Great crested newts, their eggs, and sites are protected by UK & European law.
GCN breed in waterbodies such as ponds and lakes where there is suitable vegetation on which the females can lay their eggs.
Outside of the breeding season, they spend their time almost anywhere that protective cover exists, e.g. woodland, garden borders, hedgerows and grassland. If you have any areas of water on or near to your site and are undertaking one of the following activities, then a survey may be essential to allow your project to progress:
- Maintaining or restoring ponds, woodland, scrub or rough grassland
- Restoring forest areas to lowland heaths
- Removing dense vegetation and disturbing the ground
- Removing materials like dead wood piled on the ground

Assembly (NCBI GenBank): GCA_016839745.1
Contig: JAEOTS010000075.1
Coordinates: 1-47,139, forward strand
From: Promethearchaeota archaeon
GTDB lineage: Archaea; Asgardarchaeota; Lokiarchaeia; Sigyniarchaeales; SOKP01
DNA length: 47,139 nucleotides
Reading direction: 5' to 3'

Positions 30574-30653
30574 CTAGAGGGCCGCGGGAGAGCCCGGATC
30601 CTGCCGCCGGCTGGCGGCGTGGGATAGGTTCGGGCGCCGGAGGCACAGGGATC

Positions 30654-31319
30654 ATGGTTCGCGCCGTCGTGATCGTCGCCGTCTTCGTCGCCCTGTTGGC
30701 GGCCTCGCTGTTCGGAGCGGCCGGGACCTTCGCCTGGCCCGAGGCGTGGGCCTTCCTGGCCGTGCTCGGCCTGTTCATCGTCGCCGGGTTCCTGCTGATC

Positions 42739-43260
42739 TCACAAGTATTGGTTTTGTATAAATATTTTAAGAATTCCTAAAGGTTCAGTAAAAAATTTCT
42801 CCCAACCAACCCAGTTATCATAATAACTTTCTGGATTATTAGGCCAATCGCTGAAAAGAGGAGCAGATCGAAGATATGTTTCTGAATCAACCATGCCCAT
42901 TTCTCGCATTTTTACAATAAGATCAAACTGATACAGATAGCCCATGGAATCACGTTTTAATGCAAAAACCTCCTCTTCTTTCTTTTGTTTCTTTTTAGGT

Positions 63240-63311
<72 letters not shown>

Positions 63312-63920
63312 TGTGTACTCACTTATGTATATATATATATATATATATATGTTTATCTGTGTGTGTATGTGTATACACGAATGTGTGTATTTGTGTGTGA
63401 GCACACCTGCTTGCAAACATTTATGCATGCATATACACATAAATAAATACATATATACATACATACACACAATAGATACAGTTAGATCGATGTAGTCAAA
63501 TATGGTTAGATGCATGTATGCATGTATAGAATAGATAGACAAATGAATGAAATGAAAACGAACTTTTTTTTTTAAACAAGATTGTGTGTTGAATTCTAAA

- Excavating the ground, for example to renovate a building
- Filling in or destroying ponds or other water bodies
In many cases you should be able to avoid harming great crested newts, or damaging or blocking access to their habitats by adjusting your project design or, if this is not possible, through various mitigation measures. If you can’t avoid this, you can apply for a derogation licence from your national agency (e.g. Natural England), which we can help with.
When is the right time to carry out a GCN survey?
Exact timings vary, depending on the survey type, where you live and what the weather is like at the time. We recommend checking with us first to avoid any unnecessary delays to your project. The following timings provide a general guide.
Green = optimal | Yellow = suboptimal | White = unsuitable
How can Ecology Resources help?